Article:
GREENFIELD — It first happened when she was 6 years old, she told the jury. She said she can remember what she was wearing, what he was wearing, where they were and everything about what happened.
A young teenager testified Tuesday that the man seated at the defendant’s table repeatedly sexually assaulted her, describing each alleged instance of abuse in vivid detail.
Robert Celio, 34, of Greenfield, faces six felony charges related to child molest and intimidation, court records show. He is standing trial this week in Hancock Circuit Court.
Tuesday, he sat and listened as the girl took the stand to detail the years of abuse she said she suffered at Celio’s hands.
“Something like that sticks with you forever,” she said.
Eight men and four women were selected Tuesday morning to serve as the jury during the proceedings.
Prosecutors say they will rely heavily on testimony from the girl and several therapists who have counseled her expected to testify Wednesday to prove their case. Meanwhile, Celio’s defense attorney, Jeff McClarnon of Greenfield, has suggested to the jury these professionals have coached the girl, leading her to develop more specific allegations over time — with some details coming to light only in the last week.
He hasn’t been the best caregiver, McClarnon said, “but he didn’t do what has been alleged.”
Deputy Prosecutor Marie Castetter warned the jury much of the evidence presented during the trial will be difficult to hear.
Celio began abusing the victim when she was very young, Castetter said. On at least four occasions, he assaulted her, sometimes threatening the girl or barricading the door to her bedroom so no one could come to the girl’s aid, she said.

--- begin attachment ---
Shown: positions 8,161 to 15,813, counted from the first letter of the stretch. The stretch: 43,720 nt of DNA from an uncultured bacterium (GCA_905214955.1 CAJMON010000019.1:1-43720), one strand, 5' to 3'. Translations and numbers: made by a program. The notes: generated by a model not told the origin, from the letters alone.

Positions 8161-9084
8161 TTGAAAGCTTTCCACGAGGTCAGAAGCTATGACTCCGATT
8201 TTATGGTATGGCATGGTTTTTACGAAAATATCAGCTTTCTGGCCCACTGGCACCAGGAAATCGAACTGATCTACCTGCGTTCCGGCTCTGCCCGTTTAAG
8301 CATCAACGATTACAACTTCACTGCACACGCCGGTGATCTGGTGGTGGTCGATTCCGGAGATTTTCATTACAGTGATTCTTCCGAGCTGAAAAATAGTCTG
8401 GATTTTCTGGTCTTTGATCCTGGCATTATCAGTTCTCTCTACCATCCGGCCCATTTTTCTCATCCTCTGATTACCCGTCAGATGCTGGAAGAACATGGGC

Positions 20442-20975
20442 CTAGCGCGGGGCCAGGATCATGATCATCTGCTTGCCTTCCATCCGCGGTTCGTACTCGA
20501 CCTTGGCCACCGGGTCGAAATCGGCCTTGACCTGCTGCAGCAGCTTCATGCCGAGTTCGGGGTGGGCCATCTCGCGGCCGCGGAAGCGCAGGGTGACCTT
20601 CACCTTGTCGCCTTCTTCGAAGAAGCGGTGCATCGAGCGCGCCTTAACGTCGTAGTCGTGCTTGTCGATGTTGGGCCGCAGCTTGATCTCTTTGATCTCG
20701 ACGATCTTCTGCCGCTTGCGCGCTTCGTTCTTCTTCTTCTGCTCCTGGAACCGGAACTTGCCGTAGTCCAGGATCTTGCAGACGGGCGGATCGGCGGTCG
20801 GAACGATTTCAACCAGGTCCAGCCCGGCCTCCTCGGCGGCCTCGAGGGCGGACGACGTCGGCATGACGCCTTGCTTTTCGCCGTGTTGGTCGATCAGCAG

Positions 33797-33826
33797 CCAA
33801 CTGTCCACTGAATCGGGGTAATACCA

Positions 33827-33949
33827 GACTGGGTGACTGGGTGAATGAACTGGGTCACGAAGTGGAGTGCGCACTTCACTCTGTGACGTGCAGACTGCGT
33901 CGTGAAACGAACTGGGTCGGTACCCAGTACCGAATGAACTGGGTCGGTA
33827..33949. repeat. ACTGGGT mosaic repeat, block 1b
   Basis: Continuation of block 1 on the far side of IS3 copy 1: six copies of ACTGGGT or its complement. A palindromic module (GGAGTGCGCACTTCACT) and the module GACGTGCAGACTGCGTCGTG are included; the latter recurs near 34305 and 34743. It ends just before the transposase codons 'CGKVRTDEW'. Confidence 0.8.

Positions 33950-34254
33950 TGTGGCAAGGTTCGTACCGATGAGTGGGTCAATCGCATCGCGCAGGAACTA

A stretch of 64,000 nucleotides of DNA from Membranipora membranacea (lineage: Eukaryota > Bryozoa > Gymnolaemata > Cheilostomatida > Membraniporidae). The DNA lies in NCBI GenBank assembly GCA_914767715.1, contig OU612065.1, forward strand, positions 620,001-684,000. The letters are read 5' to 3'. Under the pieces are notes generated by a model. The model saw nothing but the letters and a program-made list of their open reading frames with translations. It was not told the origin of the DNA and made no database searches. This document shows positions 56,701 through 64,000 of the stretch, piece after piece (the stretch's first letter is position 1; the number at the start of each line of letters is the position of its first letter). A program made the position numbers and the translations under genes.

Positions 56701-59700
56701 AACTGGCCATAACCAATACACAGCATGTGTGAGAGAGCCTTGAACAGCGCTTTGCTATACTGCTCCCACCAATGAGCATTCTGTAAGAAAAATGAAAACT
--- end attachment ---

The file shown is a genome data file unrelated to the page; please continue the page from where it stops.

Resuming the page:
Once, Celio held a knife to the girl’s throat; another time, he put a gun to her head and said he would kill her if she reported the abuse, Castetter told the jury.
The girl reported the abuse only after Celio had been arrested and put in jail on an unrelated charge, court documents state.
The victim told the court Celio often abused her after excessively drinking alcohol.
Once, when other people were in the home, Celio pulled a dresser in front of the doorway to keep anyone else from coming inside, the girl testified.
She told jurors she heard another adult jiggling the door handle because she was certain she could hear her screams.
She told jurors she kept her eyes closed when Celio attacked her.
“I tried not to look,” the girl told the jury. “I’d wait until my punishment — or whatever it was — was over.”
McClarnon told the jury the victim’s tale is something that developed over time.
The girl worked closely with investigators as Celio’s criminal case moved through the court system and once wrote in a journal that she needed “to work on her story” ahead of the trial, he said.
As McClarnon questioned the victim, she admitted she wrote the phrase but said it didn’t suggest she was lying; instead, therapists helped her practice saying out loud the things Celio had done to her, she said.
Talking with doctors helped her prepare to testify in court, she said.
“It’s hard to face someone who has hurt you,” the girl said.
Proceedings are scheduled to resume Wednesday at 8:30 a.m. in Hancock Circuit Court. The trial is open to the public.
Celio faces two Class A felonies, each of which carries a penalty of 20 to 50 years; one Class B felony, which carries a penalty of six to 20 years; and three Class C felonies, each of which carries a penalty of two to eight years.